The Firecracker Fund Paralympics Day on April 23 offered attendees the opportunity to learn and play six Paralympic sports, blind soccer, goalball, sitting volleyball, wheelchair basketball, rowing, and table tennis, coached by top pros and Paralympic athletes themselves. All equipment to participate was provided by Angel City Sports, through generous support from ongoing sponsors like The Hartford and Hanger Clinic who regularly donate sport-specific wheelchairs, blades and other adaptive equipment to help with accessibility. For many families, this was their first experience with adaptive sport, first time to see their kids playing together, and a chance to meet and greet other AAPI athletes, coaches and volunteers.
As part of the day’s festivities, the eight Paralympians coaching with Angel City Sports were recognized with their official “PLY” post-nominal designations. The International Paralympic Committee introduced the PLY initiative ‘to recognize the Paralympians’ contribution to the Paralympic Movement through their hard work, commitment to and promotion of the Paralympic values.” Among those receiving their PLY recognition at the Firecracker Fund Paralympics Day included:
- David Brown PLY, Paralympic gold medalist (athletics), now with USA Blind Soccer spearheading the development of the first-ever U.S. Paralympic Blind Soccer team preparing for the 2028 Los Angeles Paralympic Games.
- Eric Duda PLY, Beach ParaVolley World Champion, 2-time Paralympian (sitting volleyball).
- Ezra Frech PLY, Paralympian (athletics) who at age 16 was the youngest member of the U.S. Para Athletics team at the 2020 Tokyo Paralympics, silver medalist ParaPan American Games (Lima 2019).
- Laura Goodkind PLY, 2-time Paralympian (rowing), first American Paralympian to identify as non-binary.
- Marybai Hukang PLY, Paralympic silver medalist (goalball).
- Natalia Mayara PLY, Paralympian (wheelchair tennis), double gold medalist ParaPan American Games (Toronto 2015).
- Mackenzie Soldan PLY, Paralympic gold medalist (wheelchair basketball), 2-sport Paralympian (wheelchair basketball, tennis).
- Robert Tanaka PLY, Paralympian (Blind Judo).
Some local Olympians joined the volunteer team, like Olympian Liane Sato, and brother Glenn, who brought players from their Santa Monica High School boys’ junior varsity volleyball team. The boys jumped right into the mix and helped out with sitting volleyball after assisting Paralympian Brown with kicking off blind soccer. Liane is an Olympic bronze medalist (volleyball), a two-time Olympian and a member of volleyball’s “First Family” which includes brother Eric, an Olympic gold and bronze medalist (volleyball), Glenn who helped coach the 1990 USC men’s volleyball team to the NCAA National Championship, and Gary who coached both Liane and Eric to Olympic gold and bronze medals. Their family is prominently featured in the Terasaki Budokan display case as among the first Asian American Olympic sports stars from Southern California.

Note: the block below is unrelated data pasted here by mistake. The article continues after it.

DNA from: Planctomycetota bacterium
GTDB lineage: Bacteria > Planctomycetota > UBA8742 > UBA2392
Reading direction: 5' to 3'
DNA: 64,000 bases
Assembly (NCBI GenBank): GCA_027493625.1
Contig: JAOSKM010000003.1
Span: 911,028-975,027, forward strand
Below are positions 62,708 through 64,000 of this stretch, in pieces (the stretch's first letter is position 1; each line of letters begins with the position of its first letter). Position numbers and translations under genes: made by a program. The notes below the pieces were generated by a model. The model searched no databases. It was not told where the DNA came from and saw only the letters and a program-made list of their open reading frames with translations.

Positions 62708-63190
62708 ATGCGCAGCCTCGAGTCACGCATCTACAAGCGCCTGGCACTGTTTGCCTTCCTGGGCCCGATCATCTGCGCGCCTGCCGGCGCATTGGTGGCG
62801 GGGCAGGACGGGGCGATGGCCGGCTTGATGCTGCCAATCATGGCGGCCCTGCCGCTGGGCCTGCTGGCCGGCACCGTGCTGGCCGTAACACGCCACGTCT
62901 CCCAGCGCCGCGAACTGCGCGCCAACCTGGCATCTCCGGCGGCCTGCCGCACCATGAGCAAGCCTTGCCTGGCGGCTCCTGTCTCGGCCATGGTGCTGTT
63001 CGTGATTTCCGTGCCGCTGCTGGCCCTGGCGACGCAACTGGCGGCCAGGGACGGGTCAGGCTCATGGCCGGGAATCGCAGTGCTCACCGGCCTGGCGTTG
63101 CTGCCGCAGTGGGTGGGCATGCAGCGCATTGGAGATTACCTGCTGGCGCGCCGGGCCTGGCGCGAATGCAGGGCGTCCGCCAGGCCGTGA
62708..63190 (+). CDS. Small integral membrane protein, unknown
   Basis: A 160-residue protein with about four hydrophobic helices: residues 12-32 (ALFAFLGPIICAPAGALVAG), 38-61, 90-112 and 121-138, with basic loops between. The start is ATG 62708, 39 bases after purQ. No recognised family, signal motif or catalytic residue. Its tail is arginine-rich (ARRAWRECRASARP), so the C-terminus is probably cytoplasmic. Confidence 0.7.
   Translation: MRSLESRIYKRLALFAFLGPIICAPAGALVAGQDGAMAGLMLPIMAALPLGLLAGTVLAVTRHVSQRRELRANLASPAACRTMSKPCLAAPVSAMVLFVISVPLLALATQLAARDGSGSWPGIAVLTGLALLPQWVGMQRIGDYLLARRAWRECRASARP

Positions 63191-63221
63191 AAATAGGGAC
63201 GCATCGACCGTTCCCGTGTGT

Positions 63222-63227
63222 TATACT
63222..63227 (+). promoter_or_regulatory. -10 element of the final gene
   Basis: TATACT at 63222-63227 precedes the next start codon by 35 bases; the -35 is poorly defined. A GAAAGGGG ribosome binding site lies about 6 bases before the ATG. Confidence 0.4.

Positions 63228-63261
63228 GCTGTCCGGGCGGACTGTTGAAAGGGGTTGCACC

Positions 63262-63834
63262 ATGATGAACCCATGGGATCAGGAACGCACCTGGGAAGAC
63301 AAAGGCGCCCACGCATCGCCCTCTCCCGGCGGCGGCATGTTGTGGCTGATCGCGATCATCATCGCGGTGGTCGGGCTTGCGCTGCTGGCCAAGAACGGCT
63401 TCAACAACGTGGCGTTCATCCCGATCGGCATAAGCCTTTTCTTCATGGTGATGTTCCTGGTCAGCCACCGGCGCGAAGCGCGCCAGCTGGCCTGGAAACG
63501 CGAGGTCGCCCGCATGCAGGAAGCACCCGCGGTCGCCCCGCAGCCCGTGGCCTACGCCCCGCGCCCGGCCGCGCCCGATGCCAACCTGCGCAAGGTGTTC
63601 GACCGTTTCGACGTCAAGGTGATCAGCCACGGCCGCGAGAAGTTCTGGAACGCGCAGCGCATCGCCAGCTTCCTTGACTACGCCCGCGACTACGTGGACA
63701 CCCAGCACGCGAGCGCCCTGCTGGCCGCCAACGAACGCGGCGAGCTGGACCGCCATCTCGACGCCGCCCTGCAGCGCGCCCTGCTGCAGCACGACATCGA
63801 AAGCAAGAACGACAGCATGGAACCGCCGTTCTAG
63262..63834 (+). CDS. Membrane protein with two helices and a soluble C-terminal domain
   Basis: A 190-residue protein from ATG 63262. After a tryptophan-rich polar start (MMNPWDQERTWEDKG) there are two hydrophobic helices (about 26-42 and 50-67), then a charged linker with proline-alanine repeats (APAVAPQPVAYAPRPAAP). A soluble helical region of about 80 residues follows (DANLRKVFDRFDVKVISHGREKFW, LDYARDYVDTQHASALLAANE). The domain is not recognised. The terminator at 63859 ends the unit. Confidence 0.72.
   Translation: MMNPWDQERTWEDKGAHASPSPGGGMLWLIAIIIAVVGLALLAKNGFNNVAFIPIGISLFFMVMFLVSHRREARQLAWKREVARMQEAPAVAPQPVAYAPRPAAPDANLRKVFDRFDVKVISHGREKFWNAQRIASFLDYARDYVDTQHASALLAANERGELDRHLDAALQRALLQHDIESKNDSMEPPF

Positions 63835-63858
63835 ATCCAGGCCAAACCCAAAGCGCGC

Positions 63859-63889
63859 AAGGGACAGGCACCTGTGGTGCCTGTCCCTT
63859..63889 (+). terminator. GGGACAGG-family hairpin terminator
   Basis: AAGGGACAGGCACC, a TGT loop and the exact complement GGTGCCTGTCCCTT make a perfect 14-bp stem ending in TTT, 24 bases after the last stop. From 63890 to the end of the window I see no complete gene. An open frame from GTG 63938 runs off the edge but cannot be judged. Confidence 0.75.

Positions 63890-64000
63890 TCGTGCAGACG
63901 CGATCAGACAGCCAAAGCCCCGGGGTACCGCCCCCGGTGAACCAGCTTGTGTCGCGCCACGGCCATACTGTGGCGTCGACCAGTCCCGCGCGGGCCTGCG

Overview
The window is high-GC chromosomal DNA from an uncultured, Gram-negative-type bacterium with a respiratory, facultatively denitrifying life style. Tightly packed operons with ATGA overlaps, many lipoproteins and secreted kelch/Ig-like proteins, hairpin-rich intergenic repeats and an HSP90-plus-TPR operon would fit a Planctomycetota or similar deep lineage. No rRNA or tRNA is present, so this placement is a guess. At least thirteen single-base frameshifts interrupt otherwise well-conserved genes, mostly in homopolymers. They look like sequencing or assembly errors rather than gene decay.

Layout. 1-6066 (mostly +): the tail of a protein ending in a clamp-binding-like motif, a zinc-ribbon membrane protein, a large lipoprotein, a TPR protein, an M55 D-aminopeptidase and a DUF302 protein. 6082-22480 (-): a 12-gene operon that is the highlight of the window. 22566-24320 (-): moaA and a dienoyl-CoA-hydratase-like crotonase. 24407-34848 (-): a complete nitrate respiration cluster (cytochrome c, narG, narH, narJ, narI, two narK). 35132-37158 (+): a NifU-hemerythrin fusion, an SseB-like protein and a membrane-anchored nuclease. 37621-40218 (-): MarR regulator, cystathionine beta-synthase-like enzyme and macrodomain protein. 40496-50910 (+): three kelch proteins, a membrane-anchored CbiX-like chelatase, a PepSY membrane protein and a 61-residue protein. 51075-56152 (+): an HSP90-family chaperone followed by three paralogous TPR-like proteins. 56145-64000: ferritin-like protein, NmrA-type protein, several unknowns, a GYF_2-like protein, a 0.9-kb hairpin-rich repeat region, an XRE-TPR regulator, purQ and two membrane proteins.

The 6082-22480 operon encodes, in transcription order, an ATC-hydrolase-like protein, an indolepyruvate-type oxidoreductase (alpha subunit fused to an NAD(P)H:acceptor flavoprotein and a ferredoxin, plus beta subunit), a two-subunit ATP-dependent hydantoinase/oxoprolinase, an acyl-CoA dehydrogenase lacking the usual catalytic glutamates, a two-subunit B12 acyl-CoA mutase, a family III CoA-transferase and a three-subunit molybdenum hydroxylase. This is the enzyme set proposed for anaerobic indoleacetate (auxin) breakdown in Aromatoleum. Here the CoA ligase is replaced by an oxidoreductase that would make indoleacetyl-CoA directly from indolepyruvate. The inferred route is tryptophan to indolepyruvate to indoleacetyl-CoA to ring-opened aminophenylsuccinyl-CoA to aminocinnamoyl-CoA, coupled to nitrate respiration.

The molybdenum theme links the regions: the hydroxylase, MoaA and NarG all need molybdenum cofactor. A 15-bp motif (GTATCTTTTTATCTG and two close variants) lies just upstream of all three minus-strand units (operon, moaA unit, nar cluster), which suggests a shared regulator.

Becky Kim, a 2008 Olympian in artistic swimming, and a member of the Ohio State University Athletics Hall of Fame, came to show her support. Kim is a long-time supporter of Angel City Sports and brought her family to participate in the Firecracker Fund Paralympics Day, connecting with many first-time attendees and sharing her love of all things sports. Kim was part of the Ohio State teams that won collegiate national titles in 2004 and 2009, when she was honored as the U.S. Synchronized Swimming Collegiate Athlete of the Year.
Candace Cable PLY, an Angel City Sports ambassador and advocate, checked in to lend her support and encouragement to returning and new adaptive athletes. Cable is one of the most decorated multi-sport Paralympians in the world, and the first American woman to compete and medal in both Winter and Summer Paralympics. She’s won a combined eight Paralympic medals, including gold, silver and bronze, and was the winner of the first four Los Angeles Marathons, and six Boston Marathons in the women’s wheelchair division. She always makes time to coach, contribute, and share her wealth of knowledge about activism, advocacy and para sport. Her time with these young athletes is very impactful, her presence is a huge confidence booster for them, and her encouragement may one day result in one of them sharing the podium at a Paralympic Games, or working behind the scenes and becoming a life-long ally of those participating in adaptive sport.
Goalball Paralympian Hukang, who cites Olympians Kristi Yamaguchi and Michelle Kwan as her inspirations to pursue elite sport said about her ability to be in a similar position to youth, “Through my experience with sports and having these opportunities for growth and seeing ways that other people really stepped up as mentors for me is really inspiring.
“That’s what sports and adaptive sports primarily are all about is…being able to pass on that information.”
With just over 100 people in attendance, having the opportunity to introduce the Firecracker Fund Paralympics Day, and to share Angel City Sports’ “learn and play” format for adaptive sports with new athletes, parents and volunteers exceeded expectations. It was especially significant to showcase some of the most popular Paralympic sports in the Terasaki Budokan, a community-based gymnasium and multi-purpose event space in the heart of Downtown Los Angeles. It was only a few years ago, before their grand opening, where we stood on the steps of Los Angeles City Hall around the corner to celebrate the official news that Los Angeles would again host the Olympics in 2028, and the Paralympics for the first-time ever. And to see so many new faces from the AAPI communities enjoying adaptive sport and interacting with new friends is one of the many reasons why representation matters.
For more information on the Firecracker Fund and Firecracker 10K please visit www.firecracker10k.org . The 2022 Angel City Games will be held June 24-26 at Cerritos College and includes free sport clinics and competition in 16 adaptive sports. Registration is open for athletes, attendees and volunteers. For more information on Angel City Sports programs and services please visit the Angel City website .